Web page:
The role of the spinner is to select the best suited wool for weaving, to produce a thread corresponding to the required level of quality for Aubusson tapestries.
Handmade spinning suits very well smaller orders from artistic professions, such as weavers: the thread thickness is adapted to its weaving use (25 to 26 micrometer).
The wool sometimes comes from New-Zealand or Australia, but for some specific realizations, in order to match at best with the weaver’s demand, the spinner could rather use the products of a French wool worker. Creuse and Limousin are thought of as historical ovine breeding territories. The breeders and the wool craftsman always integrate in this sector.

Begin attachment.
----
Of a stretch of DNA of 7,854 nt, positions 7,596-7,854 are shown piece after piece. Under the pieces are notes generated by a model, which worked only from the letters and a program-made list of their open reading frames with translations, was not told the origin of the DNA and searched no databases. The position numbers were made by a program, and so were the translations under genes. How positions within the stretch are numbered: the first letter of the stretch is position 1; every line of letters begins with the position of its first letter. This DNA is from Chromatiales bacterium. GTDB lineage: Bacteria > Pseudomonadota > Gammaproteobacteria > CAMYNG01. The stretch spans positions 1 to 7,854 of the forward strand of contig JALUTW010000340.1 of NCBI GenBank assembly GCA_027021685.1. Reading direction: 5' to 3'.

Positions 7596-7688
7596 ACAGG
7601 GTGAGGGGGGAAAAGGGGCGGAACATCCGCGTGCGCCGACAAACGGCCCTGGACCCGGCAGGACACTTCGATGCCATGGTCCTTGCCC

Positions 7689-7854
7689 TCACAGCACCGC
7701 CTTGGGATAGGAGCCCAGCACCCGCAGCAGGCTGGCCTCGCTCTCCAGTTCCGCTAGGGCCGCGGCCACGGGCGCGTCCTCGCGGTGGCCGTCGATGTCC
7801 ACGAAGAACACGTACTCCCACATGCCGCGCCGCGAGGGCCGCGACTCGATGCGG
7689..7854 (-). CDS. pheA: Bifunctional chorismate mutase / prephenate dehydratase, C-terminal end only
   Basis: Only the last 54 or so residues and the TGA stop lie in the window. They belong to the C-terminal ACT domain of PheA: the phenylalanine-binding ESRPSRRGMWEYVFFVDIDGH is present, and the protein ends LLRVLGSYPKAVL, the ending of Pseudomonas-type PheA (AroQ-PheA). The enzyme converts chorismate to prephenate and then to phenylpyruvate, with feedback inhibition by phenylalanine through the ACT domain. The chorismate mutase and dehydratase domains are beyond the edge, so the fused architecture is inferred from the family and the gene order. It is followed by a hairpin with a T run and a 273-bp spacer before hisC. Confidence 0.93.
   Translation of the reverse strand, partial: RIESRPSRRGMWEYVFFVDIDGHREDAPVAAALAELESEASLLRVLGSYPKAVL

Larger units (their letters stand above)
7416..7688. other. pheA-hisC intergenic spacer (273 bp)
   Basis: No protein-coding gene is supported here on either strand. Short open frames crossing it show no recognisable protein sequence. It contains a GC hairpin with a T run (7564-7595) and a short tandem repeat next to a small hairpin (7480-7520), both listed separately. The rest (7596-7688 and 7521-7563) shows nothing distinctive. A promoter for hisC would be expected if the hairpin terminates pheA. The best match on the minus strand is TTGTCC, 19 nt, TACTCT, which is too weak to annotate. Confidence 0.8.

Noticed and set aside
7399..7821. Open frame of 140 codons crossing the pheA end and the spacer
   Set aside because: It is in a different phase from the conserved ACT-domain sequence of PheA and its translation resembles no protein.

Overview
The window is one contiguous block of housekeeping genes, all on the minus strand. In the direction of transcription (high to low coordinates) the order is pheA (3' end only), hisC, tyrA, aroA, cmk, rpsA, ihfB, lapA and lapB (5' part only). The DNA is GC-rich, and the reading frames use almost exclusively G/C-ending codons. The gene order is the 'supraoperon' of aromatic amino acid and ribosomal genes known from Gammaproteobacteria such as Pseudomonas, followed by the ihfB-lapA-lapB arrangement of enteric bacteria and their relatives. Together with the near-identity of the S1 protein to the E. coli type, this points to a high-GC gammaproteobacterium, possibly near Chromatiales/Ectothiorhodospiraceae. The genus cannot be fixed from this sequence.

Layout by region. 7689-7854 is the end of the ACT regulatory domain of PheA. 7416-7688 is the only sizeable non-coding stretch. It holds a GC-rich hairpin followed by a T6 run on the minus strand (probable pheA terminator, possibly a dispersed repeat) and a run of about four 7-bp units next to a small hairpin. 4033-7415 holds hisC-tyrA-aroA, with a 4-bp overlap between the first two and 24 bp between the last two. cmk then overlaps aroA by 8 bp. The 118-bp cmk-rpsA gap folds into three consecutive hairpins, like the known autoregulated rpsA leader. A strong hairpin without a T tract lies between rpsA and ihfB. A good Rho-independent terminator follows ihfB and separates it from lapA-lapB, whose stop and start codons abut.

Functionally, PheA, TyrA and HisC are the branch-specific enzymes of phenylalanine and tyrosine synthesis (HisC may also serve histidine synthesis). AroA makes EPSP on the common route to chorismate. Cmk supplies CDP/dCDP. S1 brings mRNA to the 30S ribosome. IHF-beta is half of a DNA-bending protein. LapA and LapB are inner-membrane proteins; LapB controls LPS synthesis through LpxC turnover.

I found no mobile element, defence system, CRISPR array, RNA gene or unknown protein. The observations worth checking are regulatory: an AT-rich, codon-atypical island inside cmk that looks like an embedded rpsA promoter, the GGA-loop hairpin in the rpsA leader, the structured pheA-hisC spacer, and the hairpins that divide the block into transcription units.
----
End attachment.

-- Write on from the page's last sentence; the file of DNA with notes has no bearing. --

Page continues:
The first step of the spinning is the carding, where the wool is detangled when going through the drums of the card. Filled with very thin steel peaks and turning at full speed, the card allows dividing and paralleling the wool fibers. Following the size of the fiber and the destination of the thread, the wool is spun directly coming out the card or, in the case of extra fine wool, combed once more.
Strands and ribbons of wool are then obtained and will be turned into yarns. It is now time to stretch them on the spinning frame to refine them progressively. This step is called roving and at this point, the obtained thread is not resistant at all and can be ripped off by only pulling on it. It is actually the twist born from the threading with a couple other strands which increases its resistance and make it more regular (the ply yarns).
Thin, rather elastic and warped, the yarn is generally white or off-white (except in the case of naturally brown or black wool) and can thus goes to the vat of dye.